Theoretical Models Of Subliminal Perception Without Awareness
Several theoretical models accommodate perception without awareness within traditional psychology. Three such models are set out by Benjamin B. Wolman in Handbook of General Psychology.
First there is the “day-residue” model. One kind of day residue is the recent, indifferent, barely noticed, unassimilated impression. According to psychoanalytic theory, such material is “selected” for dreams precisely because of its manifest lack of psychic significance; it resonates with unconscious, infantile wishes and emerges in dreams as a derivative cognitive representation of the drive, owing to the requirements of censorship and the nature of unconscious thinking. The Poetzle experiment and its variants are based on this model, but depart from it in several ways.
The second model is that of Freud’s view of preconscious thinking, in which he assumed that such thinking tends to be spread out over a wider network of associations than is the case in conscious thought. The direction of preconscious thinking can be biased by unconscious motives and sets (“guiding ideas”). The subliminal stimulus is expected to bias the preconscious stream of thought, especially if there is a boost from unconscious or conscious motives.
The third model, evident mainly in Silverman’s (1967) work, is Freud’s conception of unconscious motivation conflict and defense. This model assumes that a subliminal input raises the activation level of existing unconscious motives and that it can therefore be considered analogous to an internally generated increase in the intensity of unconscious motives.
These three models are combined in the concept of “schema” activation proposed by Klein and Holt (1960). They assume that memory schemata are activated by sets, by relevant incoming stimuli, and by drives. Under appropriate conditions, marginal inputs are likely to activate drive-related ideas and lead to an effect. This conceptualization is elaborated by Klein (1956, 1970) in terms of a model of motivation in perception, which stresses the interplay of executive and concurrently active peripheral motives in relation to their accessibility to awareness, and as determinants of what is focal versus subsidiary in perceptual experience. If subliminal stimuli are considered as a special case of incidental or peripheral activation, then this model constitutes a promising way to understand the interaction of the variables studied in subliminal research. (1973).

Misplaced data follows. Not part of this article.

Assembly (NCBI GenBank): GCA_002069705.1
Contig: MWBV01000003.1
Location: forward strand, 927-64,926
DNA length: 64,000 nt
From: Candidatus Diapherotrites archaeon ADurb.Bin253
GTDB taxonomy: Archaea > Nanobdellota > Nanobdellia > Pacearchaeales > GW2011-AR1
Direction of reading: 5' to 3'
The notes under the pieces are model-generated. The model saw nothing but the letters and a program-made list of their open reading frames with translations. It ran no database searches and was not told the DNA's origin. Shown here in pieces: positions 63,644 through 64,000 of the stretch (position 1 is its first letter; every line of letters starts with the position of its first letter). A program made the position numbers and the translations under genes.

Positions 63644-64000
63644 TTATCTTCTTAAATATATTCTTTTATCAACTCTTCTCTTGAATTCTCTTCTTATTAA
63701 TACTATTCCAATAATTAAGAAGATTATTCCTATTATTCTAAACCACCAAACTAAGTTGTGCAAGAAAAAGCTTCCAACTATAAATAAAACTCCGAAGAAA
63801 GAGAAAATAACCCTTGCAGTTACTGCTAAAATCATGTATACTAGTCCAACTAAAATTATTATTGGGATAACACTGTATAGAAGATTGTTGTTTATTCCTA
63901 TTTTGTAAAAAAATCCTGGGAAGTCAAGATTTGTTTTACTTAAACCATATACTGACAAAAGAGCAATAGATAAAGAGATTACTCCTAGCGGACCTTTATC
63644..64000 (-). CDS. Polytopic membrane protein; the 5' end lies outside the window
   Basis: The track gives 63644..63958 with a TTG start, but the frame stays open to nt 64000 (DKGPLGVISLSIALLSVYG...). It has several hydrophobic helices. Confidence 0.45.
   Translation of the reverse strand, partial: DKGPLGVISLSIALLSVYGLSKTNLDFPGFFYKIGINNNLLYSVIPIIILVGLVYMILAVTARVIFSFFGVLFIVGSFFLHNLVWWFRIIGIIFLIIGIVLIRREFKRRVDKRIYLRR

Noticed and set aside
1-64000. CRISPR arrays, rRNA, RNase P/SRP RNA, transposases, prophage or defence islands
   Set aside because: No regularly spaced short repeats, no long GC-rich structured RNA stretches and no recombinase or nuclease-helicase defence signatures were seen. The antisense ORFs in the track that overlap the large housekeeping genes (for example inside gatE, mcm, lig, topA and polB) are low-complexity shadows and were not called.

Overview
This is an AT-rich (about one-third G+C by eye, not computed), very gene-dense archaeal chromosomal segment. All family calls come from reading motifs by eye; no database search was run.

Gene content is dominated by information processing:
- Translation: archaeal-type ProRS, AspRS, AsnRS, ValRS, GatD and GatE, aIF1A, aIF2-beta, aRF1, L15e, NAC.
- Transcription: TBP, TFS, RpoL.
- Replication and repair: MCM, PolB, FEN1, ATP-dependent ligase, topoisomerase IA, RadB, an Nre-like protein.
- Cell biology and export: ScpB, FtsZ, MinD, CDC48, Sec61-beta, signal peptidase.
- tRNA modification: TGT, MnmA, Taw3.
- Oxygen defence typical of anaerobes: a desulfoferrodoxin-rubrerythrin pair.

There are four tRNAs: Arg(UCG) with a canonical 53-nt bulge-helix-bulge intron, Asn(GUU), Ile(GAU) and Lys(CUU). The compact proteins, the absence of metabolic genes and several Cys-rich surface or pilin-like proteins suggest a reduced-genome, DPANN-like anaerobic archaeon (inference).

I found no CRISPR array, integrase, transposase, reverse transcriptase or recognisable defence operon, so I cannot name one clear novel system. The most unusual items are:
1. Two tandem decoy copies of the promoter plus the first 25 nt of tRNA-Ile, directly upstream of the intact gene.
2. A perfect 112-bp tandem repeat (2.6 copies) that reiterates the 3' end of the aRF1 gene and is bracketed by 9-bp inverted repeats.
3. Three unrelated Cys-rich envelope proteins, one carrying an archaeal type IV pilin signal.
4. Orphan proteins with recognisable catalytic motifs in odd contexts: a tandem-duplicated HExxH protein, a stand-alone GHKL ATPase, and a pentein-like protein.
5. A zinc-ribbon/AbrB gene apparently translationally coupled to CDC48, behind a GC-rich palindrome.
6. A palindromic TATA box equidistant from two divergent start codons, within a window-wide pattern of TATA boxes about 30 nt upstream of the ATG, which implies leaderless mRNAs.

I consider perception to be the fundamental determinator of behavior and favor a modified gestaltian theory of perception. That is, perception is always as wholes. Attention is not necessary to perception, and sensations are collective aggregates of information, which by definition of the word attention go largely undiscriminated by awareness. (See Subliminal Learning.) Further, it is more likely that all three of the afore-mentioned models operate concurrently rather than individually to the exclusion of the others.
A good theory is not one that answers all questions . . . rather it opens new questions.
Regardless of perception theories, registration can be independent of perception, and without an unconscious awareness or subconscious learning dynamic there exists no basis to psychology. Drives, motives and so on, cannot be strictly of conscious perception origin. The unconscious must be more than a repository for the conscious mind’s direct (cognitive) experience and/or indirect interpretive accumulation. Be that as it may (or as it may not be, if you prefer), as Wolman states:
“Contrary to popular belief, a good theory is not necessarily one that answers all questions, leaving nothing more to be done in a field, but rather it is one that opens up new problems and new avenues of investigation.” (1973).